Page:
Skinwalkers – Who Or What Are They?

Although it is most frequently seen as a coyote, wolf, owl, fox, or crow, the yee naaldlooshii is said to have the power to assume the form of any animal they choose, depending on what kind of abilities they need. Witches use the form for expedient travel, especially to the Navajo equivalent of the ‘Black Mass’, a perverted song (and the central rite of the Witchery Way) used to curse instead of to heal. They also may transform to escape from pursuers.

Description/Morphology:

A skinwalker is usually described as naked, except for a coyote skin, or wolf skin. Some Navajos describe them as a mutated version of the animal in question. The skin may just be a mask, like those which are the only garment worn in the witches’ sing.
The skinwalkers are described as being fast, agile, and impossible to catch. Though some attempts have been made to shoot or kill one, they are not usually successful.

Behavior:

Skin-walkers sometimes transform themselves into animals simply for the purpose of traversing great distances quickly. They may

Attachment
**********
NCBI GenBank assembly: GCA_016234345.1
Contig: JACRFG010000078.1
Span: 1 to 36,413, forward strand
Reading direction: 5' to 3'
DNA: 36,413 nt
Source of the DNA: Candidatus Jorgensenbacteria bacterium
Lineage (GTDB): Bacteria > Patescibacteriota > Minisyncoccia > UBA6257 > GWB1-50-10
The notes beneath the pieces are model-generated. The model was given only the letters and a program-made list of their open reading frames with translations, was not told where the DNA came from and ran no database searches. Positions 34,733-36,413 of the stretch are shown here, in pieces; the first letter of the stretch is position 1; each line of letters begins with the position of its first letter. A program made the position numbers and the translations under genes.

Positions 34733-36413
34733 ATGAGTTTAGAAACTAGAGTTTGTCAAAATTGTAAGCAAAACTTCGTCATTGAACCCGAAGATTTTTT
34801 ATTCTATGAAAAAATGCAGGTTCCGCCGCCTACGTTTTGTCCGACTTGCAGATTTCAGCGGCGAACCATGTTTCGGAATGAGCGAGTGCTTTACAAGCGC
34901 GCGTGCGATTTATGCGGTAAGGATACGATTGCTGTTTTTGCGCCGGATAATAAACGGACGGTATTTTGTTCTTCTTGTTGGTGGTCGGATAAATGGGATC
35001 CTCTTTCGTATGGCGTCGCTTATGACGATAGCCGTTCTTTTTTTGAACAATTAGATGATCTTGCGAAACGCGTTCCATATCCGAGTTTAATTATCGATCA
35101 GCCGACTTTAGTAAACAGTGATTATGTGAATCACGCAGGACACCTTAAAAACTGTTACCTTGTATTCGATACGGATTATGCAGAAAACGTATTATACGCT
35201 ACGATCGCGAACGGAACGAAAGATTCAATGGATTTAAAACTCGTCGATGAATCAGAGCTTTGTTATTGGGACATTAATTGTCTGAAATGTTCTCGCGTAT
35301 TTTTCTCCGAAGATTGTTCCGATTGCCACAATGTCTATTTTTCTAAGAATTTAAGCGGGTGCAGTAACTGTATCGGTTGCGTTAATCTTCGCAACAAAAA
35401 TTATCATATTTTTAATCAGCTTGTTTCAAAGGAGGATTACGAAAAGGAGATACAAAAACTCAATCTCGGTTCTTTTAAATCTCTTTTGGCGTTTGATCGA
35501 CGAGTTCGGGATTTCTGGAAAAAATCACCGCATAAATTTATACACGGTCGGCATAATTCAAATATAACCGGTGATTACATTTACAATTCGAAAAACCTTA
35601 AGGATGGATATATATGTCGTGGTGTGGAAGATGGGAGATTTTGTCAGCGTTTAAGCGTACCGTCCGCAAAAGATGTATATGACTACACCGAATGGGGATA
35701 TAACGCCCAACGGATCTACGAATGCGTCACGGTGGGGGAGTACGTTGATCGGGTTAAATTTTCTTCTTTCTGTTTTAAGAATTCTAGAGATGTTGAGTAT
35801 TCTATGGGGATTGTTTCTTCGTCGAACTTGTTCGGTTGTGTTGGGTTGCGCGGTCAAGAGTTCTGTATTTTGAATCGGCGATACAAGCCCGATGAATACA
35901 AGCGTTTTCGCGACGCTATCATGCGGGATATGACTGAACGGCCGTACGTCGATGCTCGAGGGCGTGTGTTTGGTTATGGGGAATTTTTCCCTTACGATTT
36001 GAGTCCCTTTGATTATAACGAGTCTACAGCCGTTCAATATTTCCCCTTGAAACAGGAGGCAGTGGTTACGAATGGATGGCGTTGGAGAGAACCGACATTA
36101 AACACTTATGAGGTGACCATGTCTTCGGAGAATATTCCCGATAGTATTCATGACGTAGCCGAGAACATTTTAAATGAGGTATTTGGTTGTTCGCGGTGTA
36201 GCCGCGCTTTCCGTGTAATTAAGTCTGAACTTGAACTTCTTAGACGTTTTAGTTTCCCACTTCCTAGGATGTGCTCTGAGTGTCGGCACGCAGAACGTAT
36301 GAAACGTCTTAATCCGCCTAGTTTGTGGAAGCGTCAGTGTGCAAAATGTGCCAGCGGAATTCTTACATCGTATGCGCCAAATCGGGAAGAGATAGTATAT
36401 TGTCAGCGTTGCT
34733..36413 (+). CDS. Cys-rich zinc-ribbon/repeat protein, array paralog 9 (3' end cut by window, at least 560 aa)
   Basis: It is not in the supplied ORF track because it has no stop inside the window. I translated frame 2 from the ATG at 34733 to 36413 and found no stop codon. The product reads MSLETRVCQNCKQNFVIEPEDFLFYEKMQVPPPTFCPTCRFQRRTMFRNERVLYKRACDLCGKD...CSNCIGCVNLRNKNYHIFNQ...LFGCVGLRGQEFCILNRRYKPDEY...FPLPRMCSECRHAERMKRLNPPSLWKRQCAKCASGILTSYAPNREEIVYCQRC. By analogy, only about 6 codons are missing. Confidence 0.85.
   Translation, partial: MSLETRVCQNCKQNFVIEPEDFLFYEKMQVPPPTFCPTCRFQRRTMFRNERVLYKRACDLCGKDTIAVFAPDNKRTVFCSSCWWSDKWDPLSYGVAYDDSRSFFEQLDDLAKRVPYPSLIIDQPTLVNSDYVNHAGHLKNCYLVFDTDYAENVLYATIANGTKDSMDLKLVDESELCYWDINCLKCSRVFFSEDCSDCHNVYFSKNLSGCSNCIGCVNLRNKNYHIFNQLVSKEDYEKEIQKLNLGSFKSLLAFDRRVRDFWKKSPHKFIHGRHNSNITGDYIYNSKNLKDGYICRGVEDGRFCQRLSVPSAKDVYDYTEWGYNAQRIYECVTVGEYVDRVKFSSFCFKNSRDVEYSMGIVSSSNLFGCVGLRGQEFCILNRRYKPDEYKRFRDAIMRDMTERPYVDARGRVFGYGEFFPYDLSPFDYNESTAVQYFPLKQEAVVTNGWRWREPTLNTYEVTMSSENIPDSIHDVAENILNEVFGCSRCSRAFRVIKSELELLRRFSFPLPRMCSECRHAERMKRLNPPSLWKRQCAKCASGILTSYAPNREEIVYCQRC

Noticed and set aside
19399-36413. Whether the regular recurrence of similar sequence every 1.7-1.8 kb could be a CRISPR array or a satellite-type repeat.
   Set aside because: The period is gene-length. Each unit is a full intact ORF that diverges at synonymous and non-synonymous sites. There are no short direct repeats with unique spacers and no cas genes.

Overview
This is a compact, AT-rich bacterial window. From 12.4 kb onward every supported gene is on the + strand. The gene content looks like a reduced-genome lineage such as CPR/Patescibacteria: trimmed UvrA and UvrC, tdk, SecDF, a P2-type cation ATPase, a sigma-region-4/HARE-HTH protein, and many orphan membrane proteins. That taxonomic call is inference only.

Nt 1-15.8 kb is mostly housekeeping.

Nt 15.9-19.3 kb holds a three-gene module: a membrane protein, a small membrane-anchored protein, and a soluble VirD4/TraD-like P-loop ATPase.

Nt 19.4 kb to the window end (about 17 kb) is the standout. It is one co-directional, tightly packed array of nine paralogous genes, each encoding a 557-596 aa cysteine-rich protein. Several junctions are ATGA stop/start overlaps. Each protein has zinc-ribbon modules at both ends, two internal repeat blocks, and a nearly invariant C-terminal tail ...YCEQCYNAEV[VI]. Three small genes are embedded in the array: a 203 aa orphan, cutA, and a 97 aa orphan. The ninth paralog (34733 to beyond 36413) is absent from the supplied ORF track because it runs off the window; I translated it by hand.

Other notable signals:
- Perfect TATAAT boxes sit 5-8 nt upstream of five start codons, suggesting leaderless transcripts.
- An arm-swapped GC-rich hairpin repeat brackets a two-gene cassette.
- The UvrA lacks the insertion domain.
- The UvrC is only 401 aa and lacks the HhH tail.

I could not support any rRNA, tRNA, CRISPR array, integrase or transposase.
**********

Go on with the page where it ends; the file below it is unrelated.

also transform in order to wreak havoc on others, as their identity will be hidden and they will be able to escape quickly if necessary.
A skin-walker typically wears the pelt of the animal he or she will transform into, usually with no other clothing. Because of their association with skin-walkers, wild animal hides are taboo in Navajo culture and rarely seen.

Powers/Weaknesses:

Like the werewolf, the skin-walker is a shape-shifter, human at times, and at other times taking on the aspect of an animal,
usually at night. In its animal form, a skin-walker may be virtually anything, including a wolf, coyote, fox, bear, owl, or crow.

Although skin-walkers may have a favorite form that they customarily use, they have the power to become anything they wish. In
animal form, a skin-walker is very fast and impossible to catch.
According to Navajo legend, skinwalkers can have the power to read human thoughts. They also possess the ability to make any human or animal noise they choose. A skinwalker may use the voice of a relative or the cry of an infant to lure victims out of the safety of their homes.

Both humans and animals can easily tell a skin-walker from a real animal, as the skin-walker is unable to move completely
naturally in animal form. For some unexplainable reason even a well seasoned skinwalker cannot obtain the perfect animal gait or leave the proportionally correct sized animal tracks.
A skin-walker can only be defeated if one can discover his or her human identity. This is possible if the skin-walker is tracked back to his or her home, or, in some stories, if a skin-walker is wounded and the same injury is later noted on a human. It is said that if a Navajo was to know the person behind the skinwalker they had to pronounce the full name by saying, “[Name], you are a skin-walker !”. And about three days later that person would either get sick or die for the wrong that they have committed.